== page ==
It’s an all too frequent occurrence when writing for Manchester’s Finest. I’ll be sat here in my mum’s dining room and I’ll think back to something that got me excited as a kid and wonder – WTF happened to that?!
Recently there was our frequent visits to Manchester Storm, but today, well – I’ve really been wanting to go to a water park after watching The Inbetweeners 2 (where they visit Wet ‘n’ Wild Gold Coast) and I started thinking back to the TWO that we had on offer whilst growing up.
Being in Oldham, we had the choice of “Hyde Baths” and “Bolton Baths” – both of which were a proper treat. Of course there was always the Sandcastle in Blackpool or the Sun Centre in Rhyl – but those two beauties were way too far away to be anything but a distant pipe dream most of the time.
Let’s get the Hyde one out of the way first because it actually still exists. Now called Hyde Leisure Pool, it’s still home to a big red slide which is actually a lot smaller than I remember – although most things are nowadays.
The jewel in the region’s crown though was undoubtedly Bolton’s Water Place, a £5.8 million complex that was officially opened by The Queen in the cold winter of 1988. It featured 2 water flumes, a wave machine and palm trees that had apparently been transported all the way from Florida. In the late 80s – this was cutting-edge and highly exotic stuff.
The first thing I always remember about this place is the massive flumes that strangely were so big that they stuck out of the top of the building and you needed to walk up an old rickety staircase to get to them. The fact that you were in your little budgie smugglers didn’t matter – this was the 90s and no freezing cold temperatures were going to get in the way of you going down a plastic tube full of water.
Standing up there, shivering, straining to see through the slightly frosted Perspex glass at the throng of shoppers beyond, there was something almost elemental about it – something pure. It was also something that could never happen nowadays – not with the Health & Safety crew milling about.
In addition to the two big flumes, there was also a brilliant Rubber Dinghy Rapids slide, which snaked all over the upper portion of the baths (if my memory serves me correctly).
I also seem to remember there was one bit on the dinghy ride where if you accidentally went over it at the wrong point – it would smash into your coccyx – ensuring you couldn’t walk properly for a few days afterwards.
“Bolton Baths” also boasted a pretty sophisticated wave machine, which you swam into down a weird little corridor down one side of the pool. I don’t know a child alive today who didn’t nearly drown in this bit – especially when it would be so powerful as to knock everyone together and drag you all under. It was a lot of fun though – primarily because we DIDN’T drown.
It was all a lot of harmless fun for us kids, and the perfect distraction for our parents who could plonk us down in the water and go and sit in the café bit drinking tea and talking about the latest episode of Eldorado. Behind the scenes though – things weren’t going so well…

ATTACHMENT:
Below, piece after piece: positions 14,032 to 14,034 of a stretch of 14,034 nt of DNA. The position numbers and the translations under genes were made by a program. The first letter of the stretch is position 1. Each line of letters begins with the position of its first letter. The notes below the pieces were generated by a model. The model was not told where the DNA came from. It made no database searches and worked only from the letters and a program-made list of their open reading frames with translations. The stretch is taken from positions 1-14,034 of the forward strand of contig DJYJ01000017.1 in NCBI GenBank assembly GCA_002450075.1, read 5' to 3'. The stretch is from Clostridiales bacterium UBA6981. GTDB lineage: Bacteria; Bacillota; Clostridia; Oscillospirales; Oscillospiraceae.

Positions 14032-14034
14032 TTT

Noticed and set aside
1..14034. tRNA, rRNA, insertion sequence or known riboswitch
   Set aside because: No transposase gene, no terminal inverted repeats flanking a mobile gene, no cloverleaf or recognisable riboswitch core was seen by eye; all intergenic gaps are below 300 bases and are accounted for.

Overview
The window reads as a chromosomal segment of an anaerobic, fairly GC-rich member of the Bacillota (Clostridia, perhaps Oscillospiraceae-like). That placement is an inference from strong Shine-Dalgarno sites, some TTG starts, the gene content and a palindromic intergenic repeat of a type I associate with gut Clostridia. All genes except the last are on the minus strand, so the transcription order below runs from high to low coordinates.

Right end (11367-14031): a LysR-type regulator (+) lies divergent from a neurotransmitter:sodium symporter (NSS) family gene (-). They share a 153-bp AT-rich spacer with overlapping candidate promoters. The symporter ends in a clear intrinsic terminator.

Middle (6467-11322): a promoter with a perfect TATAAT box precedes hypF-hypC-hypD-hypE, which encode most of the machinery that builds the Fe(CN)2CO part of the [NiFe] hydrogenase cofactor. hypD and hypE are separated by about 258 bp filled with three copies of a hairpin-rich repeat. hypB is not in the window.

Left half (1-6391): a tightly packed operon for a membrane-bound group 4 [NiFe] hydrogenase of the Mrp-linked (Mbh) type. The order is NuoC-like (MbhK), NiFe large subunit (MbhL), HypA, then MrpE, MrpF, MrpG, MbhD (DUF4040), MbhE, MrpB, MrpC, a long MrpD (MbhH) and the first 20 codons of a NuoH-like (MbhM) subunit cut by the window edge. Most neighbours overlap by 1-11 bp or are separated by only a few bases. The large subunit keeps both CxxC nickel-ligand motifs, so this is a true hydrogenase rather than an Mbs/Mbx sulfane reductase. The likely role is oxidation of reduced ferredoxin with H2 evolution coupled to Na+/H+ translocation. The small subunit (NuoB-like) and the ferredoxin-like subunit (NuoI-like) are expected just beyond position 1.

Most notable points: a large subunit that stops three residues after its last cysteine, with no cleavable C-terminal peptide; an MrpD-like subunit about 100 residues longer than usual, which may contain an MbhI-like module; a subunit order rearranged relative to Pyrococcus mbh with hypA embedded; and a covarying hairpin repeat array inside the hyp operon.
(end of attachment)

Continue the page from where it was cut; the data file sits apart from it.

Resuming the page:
Almost immediately after opening, the Water Place began hemorrhaging money; losing thousands of pounds a year and costing Bolton residents £3 a head as almost all visitors to the pool were from outside the borough.
A few months after opening, in the Summer of 1989, the Water Place was forced to close to make vital repairs to the venue, while a few years later in 1992, the Water Place was evacuated and 23 swimmers taken to hospital because of “fume leakages” – which I still can’t find any more detail on 30 years later.
Another major setback for the venue was the seemingly constant stream of thefts from the lockers, with stuff going missing at an alarming rate, and this, coupled with the various repairs and setbacks over the years, meant that by the time the venue eventually closed it had accumulated a debt of £750,000.
With debt up to their eyeballs, and a renovation bill for £4 million, the Water Place finally closed their doors in 2002, and it was quickly flattened and turned into a vital car park for Morrisons.
Thousands of the region’s children cried out in despair – and there was even a phoneline set up by Bolton Council to deal with distraught kids – much like when Robbie Williams left Take That. I’m only kidding, by this point the Water Place was a decrepit old mess of a place, dirty and empty. Not many people missed it’s demise at the time, but sat here thinking about it – it really was a magical place. Dangerous, but magical.
With the closure of the Water Place, Bolton was left without any public swimming facilities within the town centre until the opening of Bolton One in 2012, a £34 million leisure and fitness complex that’s also part of the Bolton NHS Foundation Trust.
The Water Place though – I’ll tell you this; I miss you. I miss the bruises, I miss the shivering, I miss the wrinkly fingers and above all, I miss the drive there – with all of that excitement and wonder. Goodnight sweet prince.